i just got home from a near-death experience… ok.. maybe it wasn’t as bad as that cuz I didn’t quite see my life pass me by as many say you would. But yeah, I’d label it as close-not-so-close-to-death experience.
In case you didn’t know, I’m a frequent train passenger.. and as usual, I’d take the train home from Seremban every Friday afternoon. Today was no different than any other day…. until we had to stop at a station because "the train had to be fixed". Fine. So we waited.. no biggie. 15 minutes…20 minutes… half an hour… then it got moving again. Then it stopped again… x minutes.. (can’t remember). On top of that, TODAY of all days, there were an extra amount of passengers onboard the train. Imagine.. the train was already packed as it is.. and when we reached UKM station, MORE students were waiting…and they pushed and poured in, regardless whether the people inside were squashed up like sardines (me being one of them. ugh.)
So yeah, imagine this. A train with a few carriages LOADED to the maximum.. full.. i mean it, literally FULL of people. It’s already stuffy as it is with the airconditioning. Ok. Still tolerable — UNTIL we left Kajang station .. we heard a loud bang. Then the airconditioning went off (bad).. then train started to stop (worse… more waiting). Ok. So we’re now in the train.. stuffy, sweaty, can’t breathe because of the amount of sardines in the tin.. and we’re waiting for the conductor to fix the stupid train. NOW.. here comes the worst part.. the train doors started closing and the airconditioning was still NOT on!!!!! Suddenly, everybody started feeling breathless.. (I did, to some degree).. and people started panicking and banging on the windows and doors for them to open up. Some girls were crying, some begging for the doors to open (you could hear the real desperation in her voice).. and children were crying.. we were all sweating and running out of breath.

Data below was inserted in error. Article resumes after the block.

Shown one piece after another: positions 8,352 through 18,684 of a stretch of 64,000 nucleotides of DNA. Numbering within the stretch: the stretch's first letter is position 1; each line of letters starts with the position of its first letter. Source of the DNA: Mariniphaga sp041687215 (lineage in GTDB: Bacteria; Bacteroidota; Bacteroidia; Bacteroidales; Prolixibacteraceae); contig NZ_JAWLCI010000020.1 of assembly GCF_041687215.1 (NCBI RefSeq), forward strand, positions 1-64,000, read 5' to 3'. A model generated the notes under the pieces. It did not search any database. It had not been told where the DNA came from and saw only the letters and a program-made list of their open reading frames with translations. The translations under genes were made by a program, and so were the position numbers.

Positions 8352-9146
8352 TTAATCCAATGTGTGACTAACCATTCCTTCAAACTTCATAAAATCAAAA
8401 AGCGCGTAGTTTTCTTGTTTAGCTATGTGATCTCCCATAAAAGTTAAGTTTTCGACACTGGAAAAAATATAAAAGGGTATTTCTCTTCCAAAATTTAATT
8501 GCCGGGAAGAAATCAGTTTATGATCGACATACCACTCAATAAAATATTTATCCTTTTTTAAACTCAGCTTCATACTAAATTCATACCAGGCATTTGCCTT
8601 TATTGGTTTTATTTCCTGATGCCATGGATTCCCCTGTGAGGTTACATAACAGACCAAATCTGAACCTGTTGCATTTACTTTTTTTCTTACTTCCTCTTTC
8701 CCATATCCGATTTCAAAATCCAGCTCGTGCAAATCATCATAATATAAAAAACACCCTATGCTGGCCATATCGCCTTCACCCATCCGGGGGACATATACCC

I saw the emergency door open handle and wanted to break the glass to turn the handle.. until I saw the sign "Denda RM1000". ARGH.. what to do, what to do. Hearing the desperation of some of the passengers and the banging on the windows and doors, and the assurance from my friend that she will pay half the denda if we were denda-ed (lol, thanks girl!).. one kind guy helped to smash the glass, and we turned the handle.. Whoosh.. the door brakes were released. The guys rushed to push the doors apart. LITERALLY, you could feel some air.. some oxygen flowing in the train. At least we could breathe normally now. But we were still hot and sweaty. ARGH. We waited for the train to be fixed.. waited some more.. waited more… until I couldn’t take it anymore. I was going to walk.. on the train tracks to the next station. We hopped off the train (which was a really difficult thing to do – the train was high above the tracks).. and started walking.. on terrible rocks and stones (My shoes are now tearing apart), and we asked the KTM guy, how long a walk to the next station? "One hour" How about to the station which we came from? "40 mins"
Thankfully, we saw an old aunty right on the opposite side of the fence of the train tracks. She was a proud owner of a kampung house next to the tracks. Without much hesitancy, we crawled past the fence, braved the wooden fragile looking bridges.. and looked for civilisation. As always, my beloved dad was always a call away to the rescue. (Did I tell you how much of a hero my dad is?)
This is the story of my near-ok-maybe-not-so-near-death experience. 😛